5 out of 5 stars
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A Face From Uranus is a fascinating book focusing mainly on the correspondence between Tedd Burr and Henry Bellamann between 1943 and 1945. They both wrote extensive letters that told more of Tedd's life than Henry's. From the letters, Tedd was a young boy of 19 years, born in Bellevue, who grew up to realize he had affection for his fellow man and desired to be a girl. He was so girly in manner, conscious of his dresses, and wore makeup to look good. After reading about Drake McHugh and Jamie Wakefield, he became concerned and decided to write to Henry Bellamann. He enjoyed the company of girls; hence, his favorite friends were Dorothy and Jeanne. These two girls discovered his goodness in writing and supported him well.
When Tedd wrote to Bellamann, he got brutal replies. They sent each other photographs along with their letters to help with their understanding. Tedd wrote an exciting autobiography of himself, which he sent to Bellamann, but he constructively criticized the work. Tedd was very grateful for the numerous responses and practical measures he got from Bellamann. Find out more about their correspondence when you read A Face From Uranus.
I truly enjoyed reading this exciting book that Lenny Pinna edited. I learned a lot of things from this book, such as being open-minded when hearing people's opinions. The quotes Bellamann used while he wrote letters to Tedd were the most intuitive. He offered solutions to Tedd in the wisest way through his constructive and critical responses to him. That was the best way to help an adult like Tedd.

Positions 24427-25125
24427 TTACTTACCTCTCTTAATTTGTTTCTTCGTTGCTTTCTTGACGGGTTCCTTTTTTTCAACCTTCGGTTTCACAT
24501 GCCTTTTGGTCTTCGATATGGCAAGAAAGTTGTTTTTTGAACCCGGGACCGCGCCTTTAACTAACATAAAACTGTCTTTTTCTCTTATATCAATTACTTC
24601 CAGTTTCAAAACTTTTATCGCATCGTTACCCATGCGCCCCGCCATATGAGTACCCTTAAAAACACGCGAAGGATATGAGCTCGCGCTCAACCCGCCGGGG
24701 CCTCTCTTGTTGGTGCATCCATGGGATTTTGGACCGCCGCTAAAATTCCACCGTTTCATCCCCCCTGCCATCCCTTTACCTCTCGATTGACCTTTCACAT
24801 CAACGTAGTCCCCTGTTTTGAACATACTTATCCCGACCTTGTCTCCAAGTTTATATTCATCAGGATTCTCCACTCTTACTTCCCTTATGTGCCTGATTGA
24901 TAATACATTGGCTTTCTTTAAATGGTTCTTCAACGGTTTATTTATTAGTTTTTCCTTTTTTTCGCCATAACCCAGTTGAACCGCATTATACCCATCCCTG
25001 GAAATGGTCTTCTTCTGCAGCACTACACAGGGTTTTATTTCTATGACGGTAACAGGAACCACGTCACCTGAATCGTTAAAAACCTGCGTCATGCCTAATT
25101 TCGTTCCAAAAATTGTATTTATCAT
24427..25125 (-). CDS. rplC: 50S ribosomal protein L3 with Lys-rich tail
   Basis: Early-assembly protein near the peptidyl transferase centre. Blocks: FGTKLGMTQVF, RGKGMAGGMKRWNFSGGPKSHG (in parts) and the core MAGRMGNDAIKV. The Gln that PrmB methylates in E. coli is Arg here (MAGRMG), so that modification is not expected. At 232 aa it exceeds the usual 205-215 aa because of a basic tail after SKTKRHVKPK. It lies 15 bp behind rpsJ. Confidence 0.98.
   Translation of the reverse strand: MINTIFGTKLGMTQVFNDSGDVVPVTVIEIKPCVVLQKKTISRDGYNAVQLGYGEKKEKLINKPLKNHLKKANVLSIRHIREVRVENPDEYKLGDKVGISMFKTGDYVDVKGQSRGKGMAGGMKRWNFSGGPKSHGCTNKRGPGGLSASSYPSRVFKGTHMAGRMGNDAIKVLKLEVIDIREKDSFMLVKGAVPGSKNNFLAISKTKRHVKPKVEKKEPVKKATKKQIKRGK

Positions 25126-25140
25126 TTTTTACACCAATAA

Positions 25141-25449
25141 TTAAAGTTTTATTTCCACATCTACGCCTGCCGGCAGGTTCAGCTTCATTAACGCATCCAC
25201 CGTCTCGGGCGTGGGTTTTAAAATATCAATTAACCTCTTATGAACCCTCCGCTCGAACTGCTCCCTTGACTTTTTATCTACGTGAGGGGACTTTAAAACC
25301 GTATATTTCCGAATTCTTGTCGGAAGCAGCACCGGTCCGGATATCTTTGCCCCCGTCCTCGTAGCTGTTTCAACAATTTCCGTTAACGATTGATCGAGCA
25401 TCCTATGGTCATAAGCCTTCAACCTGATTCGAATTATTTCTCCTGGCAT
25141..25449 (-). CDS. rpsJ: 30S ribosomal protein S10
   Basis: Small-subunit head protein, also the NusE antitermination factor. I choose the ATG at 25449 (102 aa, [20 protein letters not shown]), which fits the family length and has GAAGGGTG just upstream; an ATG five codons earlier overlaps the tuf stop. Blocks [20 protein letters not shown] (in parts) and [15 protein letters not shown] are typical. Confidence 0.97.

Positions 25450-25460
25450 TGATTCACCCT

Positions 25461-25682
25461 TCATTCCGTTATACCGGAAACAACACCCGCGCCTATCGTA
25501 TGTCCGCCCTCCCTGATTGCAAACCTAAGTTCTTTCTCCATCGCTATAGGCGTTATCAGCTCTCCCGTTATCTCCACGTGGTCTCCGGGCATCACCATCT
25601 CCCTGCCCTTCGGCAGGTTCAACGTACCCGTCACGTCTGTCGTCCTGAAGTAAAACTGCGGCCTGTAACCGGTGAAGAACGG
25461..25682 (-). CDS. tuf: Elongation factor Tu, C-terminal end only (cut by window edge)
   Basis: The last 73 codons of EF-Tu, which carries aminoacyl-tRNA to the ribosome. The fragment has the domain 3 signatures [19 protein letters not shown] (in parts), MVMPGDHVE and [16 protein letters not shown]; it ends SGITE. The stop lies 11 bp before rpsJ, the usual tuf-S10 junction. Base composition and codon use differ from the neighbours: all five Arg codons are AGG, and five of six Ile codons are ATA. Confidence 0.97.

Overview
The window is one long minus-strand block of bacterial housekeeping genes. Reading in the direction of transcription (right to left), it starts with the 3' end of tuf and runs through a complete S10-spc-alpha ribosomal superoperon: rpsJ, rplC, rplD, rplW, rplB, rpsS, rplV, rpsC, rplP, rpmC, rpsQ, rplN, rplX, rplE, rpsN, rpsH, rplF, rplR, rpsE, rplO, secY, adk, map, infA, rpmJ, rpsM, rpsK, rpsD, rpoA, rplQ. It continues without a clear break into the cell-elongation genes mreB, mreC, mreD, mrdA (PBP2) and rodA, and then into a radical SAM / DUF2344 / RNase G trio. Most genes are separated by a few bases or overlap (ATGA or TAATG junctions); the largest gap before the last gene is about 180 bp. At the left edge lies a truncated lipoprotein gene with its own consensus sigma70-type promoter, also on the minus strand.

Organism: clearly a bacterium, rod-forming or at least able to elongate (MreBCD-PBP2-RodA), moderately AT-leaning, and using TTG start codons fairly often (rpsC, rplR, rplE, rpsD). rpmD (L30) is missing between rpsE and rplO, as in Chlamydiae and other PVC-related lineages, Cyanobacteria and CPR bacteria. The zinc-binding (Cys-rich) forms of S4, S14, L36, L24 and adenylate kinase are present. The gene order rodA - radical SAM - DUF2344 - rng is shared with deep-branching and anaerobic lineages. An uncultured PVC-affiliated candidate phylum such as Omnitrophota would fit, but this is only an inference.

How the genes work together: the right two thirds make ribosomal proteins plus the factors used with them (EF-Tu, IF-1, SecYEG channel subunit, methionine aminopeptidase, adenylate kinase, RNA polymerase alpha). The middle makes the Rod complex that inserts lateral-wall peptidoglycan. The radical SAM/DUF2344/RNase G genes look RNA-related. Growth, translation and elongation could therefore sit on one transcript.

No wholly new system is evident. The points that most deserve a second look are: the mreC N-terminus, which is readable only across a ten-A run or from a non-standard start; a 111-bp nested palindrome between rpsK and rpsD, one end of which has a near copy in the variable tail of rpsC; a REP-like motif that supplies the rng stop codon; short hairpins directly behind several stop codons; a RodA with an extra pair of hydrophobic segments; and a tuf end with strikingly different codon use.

I loved the perseverance of Bellamann toward Tedd; he patiently followed him through the letters. Gladly, he recommended some books and offered him some practical measures. I also enjoyed the photographs used in the book; they made the book more real and helped my imagination. It was pretty interesting viewing them! I also enjoyed reading the letters from Tedd; I admired his uniqueness and love for femininity. His stories captivated me and made the book more interesting.
The neutrality of Henry Bellamann over Tedd's sexual desire wowed me. He resisted every urge to judge him, as he understood Tedd had a choice as a human. I understood the work of a true leader when he courageously criticized Tedd's book for being wrong and hence requiring improvement. From this book, I realized that the value of true friendship cannot be overemphasized. Before the end of their correspondence, Tedd grew into a more mature, cheerful, and intelligent boy.
I could not find any reason to dislike this book. It was all shades of excellence and beautiful writing. I must commend the author for such an excellent book. It was organized and exceptionally well-edited, with no grammatical errors. Hence, I rate it 5 out of 5 stars because of its exceptionality and underlying lessons. Finally, I recommend this book to readers who enjoy reading controversial books on identity. I also recommend this book to older audiences rather than younger ones because of the presence of some sexual discussions and profanities.
A Face From Uranus
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